...txt: 2013

Finally focusing on two projects for the first time, for the price of one! ...kind of. Lee Norris, I've obviously talked up plenty now, but haven't gotten into the alias that started it all for him: Metamatics. Maybe I will at some point – it's not like he's put it into mothballs – but dude's got so much music out there, I gotta' prioritize a little. As I've only 'discovered' Mr. Norris a couple years ago, of course his recent projects get my attention first. As for Ishq, I've heard a track or two over the years, have seen the name dropped in many familiar labels and compilations. The main guy behind the project, Matt Hillier, was something of a journeyman in the early '90s before breaking out with Ishq, and has had a rather productive career ever since.

So, Ishqamatics, yet another Norris pairing from that fruitful year of 2013, when he was hooking up with nearly everyone for some collaborative work if they released music on his ...txt print. That included Ishq, so naturally Lee looked over in Matt's direction and said, “That's a mighty fine sound you have there – wanna' connect?” So they did, even contributing a track to the indispensable Pete Namlook tribute set Die Welt Ist Klang (it always comes back to that, doesn't it). By the end of 2013, two albums resulted from the Ishqamatics sessions, one for the label Anodize (Earthbound), and another for ...txt, Spacebound. The latter sold out quickly, because of course it did, but demand was so high that another run of copies was manufactured. Hurrah, I could get me a copy as well! I mean, I ought to check it out, what with it being the default music on the ...txt homepage and all. Must be Very Important Music for such an honour.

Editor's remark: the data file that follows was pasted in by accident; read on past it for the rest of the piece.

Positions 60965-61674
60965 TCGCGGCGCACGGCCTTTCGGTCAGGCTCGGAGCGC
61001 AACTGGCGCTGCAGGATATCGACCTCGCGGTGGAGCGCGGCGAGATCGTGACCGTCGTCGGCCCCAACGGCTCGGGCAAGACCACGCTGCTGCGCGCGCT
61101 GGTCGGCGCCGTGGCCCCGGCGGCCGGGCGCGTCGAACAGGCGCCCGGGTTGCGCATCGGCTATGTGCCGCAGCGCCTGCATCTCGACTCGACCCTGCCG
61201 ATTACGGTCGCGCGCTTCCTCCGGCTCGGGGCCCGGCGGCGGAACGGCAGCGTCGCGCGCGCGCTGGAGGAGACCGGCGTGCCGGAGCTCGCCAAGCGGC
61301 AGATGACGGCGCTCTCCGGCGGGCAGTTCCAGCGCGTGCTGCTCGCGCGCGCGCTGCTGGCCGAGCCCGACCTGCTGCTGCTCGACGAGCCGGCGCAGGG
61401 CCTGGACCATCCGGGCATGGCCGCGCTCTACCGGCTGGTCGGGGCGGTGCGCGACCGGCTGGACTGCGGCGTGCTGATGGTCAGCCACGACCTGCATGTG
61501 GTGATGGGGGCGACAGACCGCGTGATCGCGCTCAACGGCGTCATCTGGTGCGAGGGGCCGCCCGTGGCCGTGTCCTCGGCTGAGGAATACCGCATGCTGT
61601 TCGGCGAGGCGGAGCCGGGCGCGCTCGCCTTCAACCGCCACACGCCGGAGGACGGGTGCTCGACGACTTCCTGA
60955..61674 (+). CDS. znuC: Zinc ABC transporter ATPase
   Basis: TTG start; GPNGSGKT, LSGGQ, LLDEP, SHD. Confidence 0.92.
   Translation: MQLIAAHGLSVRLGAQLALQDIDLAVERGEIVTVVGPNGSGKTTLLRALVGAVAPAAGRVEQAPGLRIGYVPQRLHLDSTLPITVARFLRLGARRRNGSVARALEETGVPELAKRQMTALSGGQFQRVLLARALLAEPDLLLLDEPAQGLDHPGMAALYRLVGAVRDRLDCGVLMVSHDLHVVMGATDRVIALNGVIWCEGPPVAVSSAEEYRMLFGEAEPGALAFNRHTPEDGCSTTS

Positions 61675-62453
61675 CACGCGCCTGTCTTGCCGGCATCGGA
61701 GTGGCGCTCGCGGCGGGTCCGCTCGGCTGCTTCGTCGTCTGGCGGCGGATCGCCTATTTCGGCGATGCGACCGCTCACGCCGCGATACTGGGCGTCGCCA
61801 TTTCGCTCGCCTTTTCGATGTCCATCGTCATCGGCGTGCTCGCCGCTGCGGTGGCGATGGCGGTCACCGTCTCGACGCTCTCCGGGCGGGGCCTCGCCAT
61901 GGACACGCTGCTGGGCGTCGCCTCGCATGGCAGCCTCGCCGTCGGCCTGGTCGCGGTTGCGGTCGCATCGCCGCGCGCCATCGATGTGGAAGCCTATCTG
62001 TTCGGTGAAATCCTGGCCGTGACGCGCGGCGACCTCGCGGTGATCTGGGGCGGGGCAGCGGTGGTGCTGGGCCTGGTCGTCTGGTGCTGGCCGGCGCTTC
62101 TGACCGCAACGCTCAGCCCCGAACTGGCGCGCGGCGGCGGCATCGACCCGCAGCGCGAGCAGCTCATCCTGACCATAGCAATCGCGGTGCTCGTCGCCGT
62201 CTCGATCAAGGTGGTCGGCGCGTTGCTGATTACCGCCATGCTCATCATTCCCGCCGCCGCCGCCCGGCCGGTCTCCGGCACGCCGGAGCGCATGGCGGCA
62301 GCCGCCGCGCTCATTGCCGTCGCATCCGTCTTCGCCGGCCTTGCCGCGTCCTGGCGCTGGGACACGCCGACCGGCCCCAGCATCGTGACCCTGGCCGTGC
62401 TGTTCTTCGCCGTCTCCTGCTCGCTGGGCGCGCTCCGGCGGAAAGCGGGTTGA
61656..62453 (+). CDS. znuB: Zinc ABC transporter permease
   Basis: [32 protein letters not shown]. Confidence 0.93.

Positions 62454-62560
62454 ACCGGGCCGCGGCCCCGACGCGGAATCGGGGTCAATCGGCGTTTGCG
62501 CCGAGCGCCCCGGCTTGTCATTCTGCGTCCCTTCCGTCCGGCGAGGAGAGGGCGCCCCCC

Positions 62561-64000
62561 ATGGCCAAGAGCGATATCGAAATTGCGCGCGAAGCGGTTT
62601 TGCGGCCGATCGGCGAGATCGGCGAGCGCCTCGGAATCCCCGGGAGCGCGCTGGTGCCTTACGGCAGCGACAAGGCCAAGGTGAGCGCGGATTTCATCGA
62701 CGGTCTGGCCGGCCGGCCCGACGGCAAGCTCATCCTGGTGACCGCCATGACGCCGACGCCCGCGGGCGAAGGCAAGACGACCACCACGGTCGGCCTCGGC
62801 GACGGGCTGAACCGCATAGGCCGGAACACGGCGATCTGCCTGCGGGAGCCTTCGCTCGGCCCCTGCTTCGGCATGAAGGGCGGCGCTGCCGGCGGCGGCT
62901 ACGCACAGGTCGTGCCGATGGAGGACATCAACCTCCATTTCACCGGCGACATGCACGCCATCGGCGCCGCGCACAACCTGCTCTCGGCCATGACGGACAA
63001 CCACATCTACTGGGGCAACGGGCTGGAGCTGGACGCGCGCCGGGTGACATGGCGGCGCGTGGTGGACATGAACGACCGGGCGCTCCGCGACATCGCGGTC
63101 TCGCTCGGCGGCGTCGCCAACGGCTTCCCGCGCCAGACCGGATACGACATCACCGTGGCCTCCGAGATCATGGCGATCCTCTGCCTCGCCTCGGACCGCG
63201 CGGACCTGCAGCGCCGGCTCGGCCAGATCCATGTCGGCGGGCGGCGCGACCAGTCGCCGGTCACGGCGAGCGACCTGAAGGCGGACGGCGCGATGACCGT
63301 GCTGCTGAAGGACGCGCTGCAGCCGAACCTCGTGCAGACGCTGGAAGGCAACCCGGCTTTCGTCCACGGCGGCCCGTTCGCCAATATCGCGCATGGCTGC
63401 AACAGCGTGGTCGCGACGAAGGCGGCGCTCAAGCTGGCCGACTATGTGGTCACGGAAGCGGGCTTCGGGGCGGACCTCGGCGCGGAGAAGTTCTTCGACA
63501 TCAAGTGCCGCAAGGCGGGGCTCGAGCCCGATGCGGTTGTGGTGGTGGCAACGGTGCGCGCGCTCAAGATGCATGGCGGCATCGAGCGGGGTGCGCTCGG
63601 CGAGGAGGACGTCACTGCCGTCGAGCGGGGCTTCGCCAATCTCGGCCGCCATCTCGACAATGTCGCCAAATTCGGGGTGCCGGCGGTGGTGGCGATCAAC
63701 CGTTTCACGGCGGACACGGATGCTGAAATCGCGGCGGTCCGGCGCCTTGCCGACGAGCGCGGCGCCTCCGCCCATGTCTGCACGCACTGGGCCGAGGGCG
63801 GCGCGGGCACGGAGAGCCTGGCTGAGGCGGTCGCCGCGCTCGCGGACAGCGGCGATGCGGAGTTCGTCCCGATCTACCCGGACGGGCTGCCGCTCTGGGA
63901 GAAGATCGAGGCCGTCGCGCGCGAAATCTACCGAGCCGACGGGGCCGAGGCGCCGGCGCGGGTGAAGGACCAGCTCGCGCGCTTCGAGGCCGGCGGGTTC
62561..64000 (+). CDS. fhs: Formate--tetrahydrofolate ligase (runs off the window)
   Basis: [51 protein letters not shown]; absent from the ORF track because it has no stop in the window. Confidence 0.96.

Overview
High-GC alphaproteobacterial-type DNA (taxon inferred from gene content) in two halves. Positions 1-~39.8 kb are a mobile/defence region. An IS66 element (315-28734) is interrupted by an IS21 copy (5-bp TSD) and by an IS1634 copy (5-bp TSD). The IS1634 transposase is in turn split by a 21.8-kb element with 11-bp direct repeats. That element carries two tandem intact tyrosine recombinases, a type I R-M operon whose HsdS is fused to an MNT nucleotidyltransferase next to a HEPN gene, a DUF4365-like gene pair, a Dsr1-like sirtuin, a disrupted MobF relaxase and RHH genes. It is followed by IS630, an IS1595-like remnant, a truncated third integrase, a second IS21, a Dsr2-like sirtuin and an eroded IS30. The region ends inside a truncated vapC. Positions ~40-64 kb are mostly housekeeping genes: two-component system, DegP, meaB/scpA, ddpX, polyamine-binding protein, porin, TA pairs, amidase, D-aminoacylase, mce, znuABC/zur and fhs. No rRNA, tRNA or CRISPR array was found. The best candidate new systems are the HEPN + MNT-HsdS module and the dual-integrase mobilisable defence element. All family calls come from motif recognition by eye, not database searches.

Well, it's space ambient, that much is sure, which is something of a surprise where Ishq is concerned, having built a rep' for Earthly zen music and all. Hillier's tones do come through often, contrasting quite nicely with Norris' more frigid electronics. Sometimes the Ishq stylee dominates, as in the lengthy Bound To Earth featuring sitar drones for much of its duration (whoa, getting Shaikh flashbacks). Lots of noodly, droney, spacey ambient follows that track, field recordings coming and going before being sent back out into the cosmos. Sometimes there's glitched-up radio chatter, and a little jazz ditty plays from an overhead speaker in Round The Ringstone, but if I'm honest, there's little to detail, droning synth tones and minute melodies the name of the game here.

Spacebound is alluring, engaging, and flowing as an album, always leaving me like I'm drifting out in space while remaining tethered to terra firma. At the same time though, not much really leaped out at me either. It's an odd one, where everything I hear is exactly what I like to hear, but imprinting little upon my brain afterwards. Maybe there's something to be said for the unexpected.

Wednesday, January 17, 2018

Various - Sounds Of The Seventies: The Late '70s

Time Life Music: 1993